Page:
This is because the BBC had chosen ISIS to be one of their filming locations for a new documentary on the sun, for BBC 2.
During the set up day, TS2 was full of men hauling heavy electric cabling, stacks of set on the balcony and a giant plasma screen being assembled on the proton beam. The plasma screen was surrounded by a wooden block stage that resembled concrete, and was used to show impressive graphics of the sun. It was the main feature of the set, in front of which stood presenters Kate Humble and Helen Czerski as they recited their lines.
Instead of the normal sodium lighting, the BBC lighting team enhanced the target station with lights in shades of blue and green which gave a cool, icy feel in contrast with the red hot sun on the plasma screen. Several members of ISIS staff commented on how fantastic the lighting was and how different TS2 looked. It was a long night on Thursday, with filming on the proton beam lasting until about 1am.
The following shoot on Friday night was moved off the proton beam and down to the ground floor next to NIMROD. A series of desks and computers were set up, at which eight ‘storm watchers’ were sat and filmed analysing solar storm data from the sun, in particular coronal mass ejections. Filming lasted until 1am after which the team packed up and TS2 returned to normal.
The Producer and Director of the documentary, Matt Barrett, revealed that the initial idea was to have a three-part series about the sun. But then it was thought it would be stronger as a single, one hour documentary which focussed specifically on what scientists have learned about the sun in recent times. For example, we have known about sun spots for a long time, but this programme aims to answer questions such as what is our current state of knowledge of sun spots – have they showed us something new? Can we predict space weather, i.e. solar storms?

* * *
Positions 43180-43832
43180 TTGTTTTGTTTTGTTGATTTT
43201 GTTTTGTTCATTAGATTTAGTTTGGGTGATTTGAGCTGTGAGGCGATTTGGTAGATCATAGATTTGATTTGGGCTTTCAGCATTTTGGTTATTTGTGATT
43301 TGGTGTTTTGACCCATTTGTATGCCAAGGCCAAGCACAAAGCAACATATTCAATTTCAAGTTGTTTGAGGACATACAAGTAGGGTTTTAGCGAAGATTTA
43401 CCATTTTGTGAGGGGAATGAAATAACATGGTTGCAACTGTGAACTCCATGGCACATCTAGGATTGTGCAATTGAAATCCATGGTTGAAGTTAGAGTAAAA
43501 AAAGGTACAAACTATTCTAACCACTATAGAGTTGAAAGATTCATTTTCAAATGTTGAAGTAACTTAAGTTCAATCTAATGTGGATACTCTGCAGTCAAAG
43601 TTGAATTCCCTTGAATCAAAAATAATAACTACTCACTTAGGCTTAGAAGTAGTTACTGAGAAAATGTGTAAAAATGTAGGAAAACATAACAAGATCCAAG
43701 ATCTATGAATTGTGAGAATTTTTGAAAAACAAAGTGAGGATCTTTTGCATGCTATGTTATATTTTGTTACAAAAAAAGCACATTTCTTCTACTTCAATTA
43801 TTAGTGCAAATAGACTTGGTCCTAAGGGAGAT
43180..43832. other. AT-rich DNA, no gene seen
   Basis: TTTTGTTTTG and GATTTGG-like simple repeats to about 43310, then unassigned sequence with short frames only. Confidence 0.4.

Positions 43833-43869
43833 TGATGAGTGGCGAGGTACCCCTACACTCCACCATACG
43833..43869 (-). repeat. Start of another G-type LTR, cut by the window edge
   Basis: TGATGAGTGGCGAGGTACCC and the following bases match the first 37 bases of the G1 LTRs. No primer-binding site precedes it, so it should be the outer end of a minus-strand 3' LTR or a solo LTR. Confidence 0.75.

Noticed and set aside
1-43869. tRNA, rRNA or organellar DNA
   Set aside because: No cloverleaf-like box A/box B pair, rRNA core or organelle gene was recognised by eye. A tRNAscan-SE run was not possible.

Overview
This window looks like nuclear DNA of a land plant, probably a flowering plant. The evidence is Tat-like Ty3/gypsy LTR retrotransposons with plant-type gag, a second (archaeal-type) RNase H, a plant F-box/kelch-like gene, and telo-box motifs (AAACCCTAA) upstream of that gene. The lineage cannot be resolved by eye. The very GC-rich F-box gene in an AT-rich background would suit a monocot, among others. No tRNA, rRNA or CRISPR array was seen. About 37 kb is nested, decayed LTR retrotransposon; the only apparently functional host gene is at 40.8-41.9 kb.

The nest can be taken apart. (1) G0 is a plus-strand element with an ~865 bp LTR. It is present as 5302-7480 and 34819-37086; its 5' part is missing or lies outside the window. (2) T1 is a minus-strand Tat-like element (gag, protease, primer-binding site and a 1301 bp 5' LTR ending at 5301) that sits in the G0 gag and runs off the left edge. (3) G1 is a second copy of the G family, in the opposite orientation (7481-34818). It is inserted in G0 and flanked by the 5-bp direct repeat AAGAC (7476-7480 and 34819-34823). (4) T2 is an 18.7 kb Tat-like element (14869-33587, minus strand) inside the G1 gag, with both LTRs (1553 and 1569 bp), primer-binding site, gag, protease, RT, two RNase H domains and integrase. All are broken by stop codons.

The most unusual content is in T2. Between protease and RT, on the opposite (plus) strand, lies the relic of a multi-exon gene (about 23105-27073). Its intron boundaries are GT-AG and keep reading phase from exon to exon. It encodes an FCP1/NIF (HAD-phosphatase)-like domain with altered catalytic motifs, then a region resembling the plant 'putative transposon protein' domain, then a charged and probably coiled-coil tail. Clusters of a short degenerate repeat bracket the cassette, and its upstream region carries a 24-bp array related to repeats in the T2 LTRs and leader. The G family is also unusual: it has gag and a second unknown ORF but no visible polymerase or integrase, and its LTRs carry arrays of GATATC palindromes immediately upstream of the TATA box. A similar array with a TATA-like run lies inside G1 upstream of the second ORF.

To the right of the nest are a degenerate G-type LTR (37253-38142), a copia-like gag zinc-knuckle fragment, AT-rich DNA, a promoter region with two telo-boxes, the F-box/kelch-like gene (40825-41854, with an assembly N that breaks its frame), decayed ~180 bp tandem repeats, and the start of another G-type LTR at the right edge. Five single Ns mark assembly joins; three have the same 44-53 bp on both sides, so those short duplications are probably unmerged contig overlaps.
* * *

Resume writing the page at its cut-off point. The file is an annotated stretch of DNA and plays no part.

“We cast the net very wide for what are the new and interesting bits of solar science, but we’d be lost without really strong science communicators. Richard Harrison from RAL Space is one of them, and we called on him to tell us about one big story on the way solar science has developed. Getting information straight from the horse’s mouth, from an expert who can make the science clear and interesting, gives a programme direction” stated Matt.
“We can only get so far reading papers and trawling the internet, but the development of the programme goes up a gear after talking to approachable, clear and interesting experts. They give a focus that clarifies the purpose of the programme.”
Matt had established that the documentary was to be based in the UK, and on hearing about RAL Space scientists, like Richard Harrison, he thought it was great that there is a centre at the forefront of solar research in the UK.
When Matt arrived at RAL to scope out the site for potential film sets, he admitted he had never seen anything like ISIS in the UK:
“ISIS is an impressive facility, and I assumed these things only existed in the States. RAL has ticked all the boxes by having a scientific relevance to the programme, in the form of RAL Space, and ISIS, which is a physical, good-looking space to film in” stated Matt.
“TS2 is a very beautiful building and very few science buildings are beautiful. It’s rather fascinating to think the make-up of materials and fundamental questions about Physics are being answered in these strange box-like instruments on walkways.”
However, TS2 did not come without its challenges, the main one being that it’s a real, working facility as ISIS was running at the time.
“It has been hard to work around the needs of the facility, as we couldn’t waltz in and shut the whole place down to do some filming” admitted Matt.
“But it’s an awfully more interesting place to film than most science environments, like offices or labs. Instead of the cliché science lab set, with lots of bottles of colourless liquid on shelves which are falling apart at the seams, ISIS gave a real breath of fresh air. It is in a different league in terms of visuals.”
“Although it presents challenges to film in a place like ISIS which is doing its own work, it’s also very exciting to be in a place that has its own rhythms, doing research that matters.”
As for the broadcast date of the documentary, it has yet to be confirmed. There is talk of it being broadcast for the summer solstice but that is not set in stone. We will be announcing the date once we hear, so you can keep your eyes peeled!